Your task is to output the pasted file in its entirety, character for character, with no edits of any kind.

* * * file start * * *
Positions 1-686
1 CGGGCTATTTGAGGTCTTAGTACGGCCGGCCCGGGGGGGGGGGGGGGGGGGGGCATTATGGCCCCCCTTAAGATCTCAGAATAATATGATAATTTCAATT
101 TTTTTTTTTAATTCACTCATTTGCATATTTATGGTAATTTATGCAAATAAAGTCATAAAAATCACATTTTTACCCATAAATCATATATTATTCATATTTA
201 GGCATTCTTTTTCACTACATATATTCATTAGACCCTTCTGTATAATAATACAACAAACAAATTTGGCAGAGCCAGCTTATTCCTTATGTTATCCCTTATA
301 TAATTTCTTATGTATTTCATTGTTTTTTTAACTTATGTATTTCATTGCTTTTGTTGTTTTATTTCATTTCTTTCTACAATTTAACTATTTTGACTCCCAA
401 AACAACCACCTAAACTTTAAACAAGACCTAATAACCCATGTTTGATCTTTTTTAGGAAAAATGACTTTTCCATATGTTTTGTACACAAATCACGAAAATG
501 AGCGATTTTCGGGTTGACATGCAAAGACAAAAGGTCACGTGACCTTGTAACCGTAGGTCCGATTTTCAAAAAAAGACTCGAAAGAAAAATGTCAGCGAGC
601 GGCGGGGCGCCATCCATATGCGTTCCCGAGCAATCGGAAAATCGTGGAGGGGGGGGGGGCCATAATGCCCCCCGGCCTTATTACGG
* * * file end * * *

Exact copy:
Positions 1-686
1 CGGGCTATTTGAGGTCTTAGTACGGCCGGCCCGGGGGGGGGGGGGGGGGGGGGCATTATGGCCCCCCTTAAGATCTCAGAATAATATGATAATTTCAATT
101 TTTTTTTTTAATTCACTCATTTGCATATTTATGGTAATTTATGCAAATAAAGTCATAAAAATCACATTTTTACCCATAAATCATATATTATTCATATTTA
201 GGCATTCTTTTTCACTACATATATTCATTAGACCCTTCTGTATAATAATACAACAAACAAATTTGGCAGAGCCAGCTTATTCCTTATGTTATCCCTTATA
301 TAATTTCTTATGTATTTCATTGTTTTTTTAACTTATGTATTTCATTGCTTTTGTTGTTTTATTTCATTTCTTTCTACAATTTAACTATTTTGACTCCCAA
401 AACAACCACCTAAACTTTAAACAAGACCTAATAACCCATGTTTGATCTTTTTTAGGAAAAATGACTTTTCCATATGTTTTGTACACAAATCACGAAAATG
501 AGCGATTTTCGGGTTGACATGCAAAGACAAAAGGTCACGTGACCTTGTAACCGTAGGTCCGATTTTCAAAAAAAGACTCGAAAGAAAAATGTCAGCGAGC
601 GGCGGGGCGCCATCCATATGCGTTCCCGAGCAATCGGAAAATCGTGGAGGGGGGGGGGGCCATAATGCCCCCCGGCCTTATTACGG